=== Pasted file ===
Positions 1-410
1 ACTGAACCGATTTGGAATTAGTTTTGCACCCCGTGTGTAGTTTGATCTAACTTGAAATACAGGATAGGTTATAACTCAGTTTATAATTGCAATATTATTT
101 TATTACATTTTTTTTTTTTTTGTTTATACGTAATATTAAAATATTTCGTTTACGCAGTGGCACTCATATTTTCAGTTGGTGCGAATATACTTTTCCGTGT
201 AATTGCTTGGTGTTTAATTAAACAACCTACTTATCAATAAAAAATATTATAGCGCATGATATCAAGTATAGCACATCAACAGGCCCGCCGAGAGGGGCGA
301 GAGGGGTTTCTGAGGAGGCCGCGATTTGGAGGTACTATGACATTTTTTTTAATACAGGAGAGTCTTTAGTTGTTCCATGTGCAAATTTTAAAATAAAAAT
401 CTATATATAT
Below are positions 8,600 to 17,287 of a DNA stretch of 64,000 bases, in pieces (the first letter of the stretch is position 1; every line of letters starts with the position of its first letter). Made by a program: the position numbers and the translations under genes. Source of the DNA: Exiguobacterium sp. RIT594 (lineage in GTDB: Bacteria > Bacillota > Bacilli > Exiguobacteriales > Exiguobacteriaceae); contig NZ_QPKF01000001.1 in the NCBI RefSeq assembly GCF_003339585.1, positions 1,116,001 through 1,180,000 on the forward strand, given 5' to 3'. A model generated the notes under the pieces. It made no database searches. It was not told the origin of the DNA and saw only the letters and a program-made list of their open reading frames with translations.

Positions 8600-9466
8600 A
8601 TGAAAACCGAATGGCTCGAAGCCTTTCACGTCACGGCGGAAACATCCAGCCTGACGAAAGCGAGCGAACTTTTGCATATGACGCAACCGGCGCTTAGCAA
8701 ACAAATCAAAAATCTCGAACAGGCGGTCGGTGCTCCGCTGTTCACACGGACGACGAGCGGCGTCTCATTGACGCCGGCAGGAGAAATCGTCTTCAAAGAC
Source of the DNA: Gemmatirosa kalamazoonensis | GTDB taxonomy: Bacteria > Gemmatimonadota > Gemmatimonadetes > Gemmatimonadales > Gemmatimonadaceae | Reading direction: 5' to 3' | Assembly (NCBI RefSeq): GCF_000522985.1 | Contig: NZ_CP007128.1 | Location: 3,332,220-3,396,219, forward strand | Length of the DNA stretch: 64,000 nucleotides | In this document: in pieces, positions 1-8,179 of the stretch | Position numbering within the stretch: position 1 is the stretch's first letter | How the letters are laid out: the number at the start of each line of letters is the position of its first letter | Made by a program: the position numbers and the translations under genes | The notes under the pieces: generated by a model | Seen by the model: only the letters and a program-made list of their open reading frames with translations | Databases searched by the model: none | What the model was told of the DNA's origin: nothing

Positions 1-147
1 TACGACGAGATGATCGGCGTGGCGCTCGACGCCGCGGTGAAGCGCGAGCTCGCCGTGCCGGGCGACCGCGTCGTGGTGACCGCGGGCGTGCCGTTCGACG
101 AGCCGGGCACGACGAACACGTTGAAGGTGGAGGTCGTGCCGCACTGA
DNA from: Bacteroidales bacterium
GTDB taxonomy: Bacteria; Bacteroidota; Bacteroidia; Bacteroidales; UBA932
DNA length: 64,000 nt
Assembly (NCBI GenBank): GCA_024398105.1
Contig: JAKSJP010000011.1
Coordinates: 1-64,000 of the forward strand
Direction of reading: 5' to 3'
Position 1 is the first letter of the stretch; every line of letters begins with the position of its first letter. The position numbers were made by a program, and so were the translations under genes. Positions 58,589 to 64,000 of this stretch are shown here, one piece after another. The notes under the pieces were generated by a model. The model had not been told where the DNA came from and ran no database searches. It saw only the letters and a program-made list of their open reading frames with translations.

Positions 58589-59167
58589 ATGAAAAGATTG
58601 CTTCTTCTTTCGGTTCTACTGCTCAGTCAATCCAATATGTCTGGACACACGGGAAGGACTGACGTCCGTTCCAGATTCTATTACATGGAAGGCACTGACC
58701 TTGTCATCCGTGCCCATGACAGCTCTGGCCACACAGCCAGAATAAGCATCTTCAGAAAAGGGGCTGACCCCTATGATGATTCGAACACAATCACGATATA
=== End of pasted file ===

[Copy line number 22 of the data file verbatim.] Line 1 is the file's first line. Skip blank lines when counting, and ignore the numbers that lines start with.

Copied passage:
Direction of reading: 5' to 3'